Skip to main content

The Effects of Acute Exercise on Cognitive Function: Solomon Experimental Design


No study has yet evaluated the effects of an acute 5-min bout of exercise (walking) on cognitive function, which was the purpose of our study. We employed a Solomon-4 experimental design, in which 22 young adult participants were included in each group. Participants in two groups (1 and 3) walked on a treadmill for 5 min at a self-selected intensity. We assessed cognitive function by means of the Trail Making B test. We observed no difference in cognitive function between the two assessments for the control group (group 2: 42.8 vs. 40.6 s), but found a significant effect for adults in group 1 (56.3 vs. 35.7 s), whose cognitive function was markedly improved after the 5-min bout of walking. This within-group by between-group interaction (change due to the treatment) was statistically significant (− 20.4 vs. − 2.2 s). A 5-min bout of walking at a self-selected intensity is associated with improved cognitive function. Given our observed interaction effect of the pretest and treatment (walking) on cognitive function, we encourage researchers to investigate the potential additive or synergistic effects of mental training and acute exercise on cognition.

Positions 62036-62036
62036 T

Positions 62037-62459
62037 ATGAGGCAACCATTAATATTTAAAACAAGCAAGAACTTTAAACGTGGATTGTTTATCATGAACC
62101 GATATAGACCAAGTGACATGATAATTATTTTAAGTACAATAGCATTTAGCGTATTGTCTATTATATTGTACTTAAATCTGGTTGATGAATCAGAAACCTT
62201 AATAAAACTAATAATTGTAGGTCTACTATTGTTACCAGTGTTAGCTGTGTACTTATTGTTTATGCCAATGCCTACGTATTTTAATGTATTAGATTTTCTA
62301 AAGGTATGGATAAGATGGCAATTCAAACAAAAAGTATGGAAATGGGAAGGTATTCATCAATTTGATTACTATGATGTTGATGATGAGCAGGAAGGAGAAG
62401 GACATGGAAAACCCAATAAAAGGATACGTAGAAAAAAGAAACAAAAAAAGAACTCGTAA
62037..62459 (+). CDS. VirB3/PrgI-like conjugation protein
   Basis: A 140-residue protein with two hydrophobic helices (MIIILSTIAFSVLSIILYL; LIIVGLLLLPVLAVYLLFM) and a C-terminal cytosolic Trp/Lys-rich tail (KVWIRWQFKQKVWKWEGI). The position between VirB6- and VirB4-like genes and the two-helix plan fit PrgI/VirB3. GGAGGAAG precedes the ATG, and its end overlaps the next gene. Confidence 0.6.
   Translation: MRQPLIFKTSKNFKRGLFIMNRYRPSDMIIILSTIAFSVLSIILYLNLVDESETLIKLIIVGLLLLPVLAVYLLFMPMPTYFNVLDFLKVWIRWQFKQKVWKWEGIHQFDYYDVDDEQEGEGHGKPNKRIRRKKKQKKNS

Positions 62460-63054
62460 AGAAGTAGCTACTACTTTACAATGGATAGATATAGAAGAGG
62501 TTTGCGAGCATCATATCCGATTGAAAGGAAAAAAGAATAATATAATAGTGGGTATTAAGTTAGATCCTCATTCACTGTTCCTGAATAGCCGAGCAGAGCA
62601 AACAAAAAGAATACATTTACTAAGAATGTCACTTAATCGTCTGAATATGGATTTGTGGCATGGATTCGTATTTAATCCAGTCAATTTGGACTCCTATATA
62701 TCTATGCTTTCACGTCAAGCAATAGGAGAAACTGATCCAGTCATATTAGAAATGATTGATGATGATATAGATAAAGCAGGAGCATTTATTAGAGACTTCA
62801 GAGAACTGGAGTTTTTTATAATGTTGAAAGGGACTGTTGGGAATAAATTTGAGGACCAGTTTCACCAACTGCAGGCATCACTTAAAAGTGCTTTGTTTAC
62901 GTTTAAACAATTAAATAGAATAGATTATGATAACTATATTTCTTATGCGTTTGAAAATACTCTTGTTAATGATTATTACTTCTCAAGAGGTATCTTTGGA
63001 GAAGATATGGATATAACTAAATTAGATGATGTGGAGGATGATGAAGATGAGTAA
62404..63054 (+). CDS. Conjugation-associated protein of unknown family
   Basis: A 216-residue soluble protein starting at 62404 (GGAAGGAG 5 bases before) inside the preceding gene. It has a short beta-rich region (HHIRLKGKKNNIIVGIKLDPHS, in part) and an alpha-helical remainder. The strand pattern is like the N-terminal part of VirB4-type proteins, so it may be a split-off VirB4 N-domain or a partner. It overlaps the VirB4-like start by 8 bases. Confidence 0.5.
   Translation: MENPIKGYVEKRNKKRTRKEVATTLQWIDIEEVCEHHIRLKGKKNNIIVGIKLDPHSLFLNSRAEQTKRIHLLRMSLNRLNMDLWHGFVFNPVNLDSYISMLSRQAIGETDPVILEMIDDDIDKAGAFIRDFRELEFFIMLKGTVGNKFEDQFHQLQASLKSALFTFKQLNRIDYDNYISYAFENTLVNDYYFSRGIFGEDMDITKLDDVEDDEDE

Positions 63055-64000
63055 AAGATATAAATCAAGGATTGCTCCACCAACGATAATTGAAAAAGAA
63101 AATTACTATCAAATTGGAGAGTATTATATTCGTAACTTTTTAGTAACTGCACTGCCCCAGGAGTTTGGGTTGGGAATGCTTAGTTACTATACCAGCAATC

This is a preview of subscription content, access via your institution.


Download references


This study was approved by the author’s Institutional Review Board and all participants provided consent prior to participation.

Author information

Authors and Affiliations


Corresponding author

Correspondence to Paul D. Loprinzi.

Ethics declarations

Conflict of Interest

The authors declare that they have no conflict of interest.

Rights and permissions

Reprints and Permissions

About this article

Verify currency and authenticity via CrossMark

Cite this article

Jaffery, A., Edwards, M.K. & Loprinzi, P.D. The Effects of Acute Exercise on Cognitive Function: Solomon Experimental Design. J Primary Prevent 39, 37–46 (2018).

Download citation

  • Published:

  • Issue Date:

  • DOI:


  • Cognition
  • Executive function
  • Exercise
  • Walking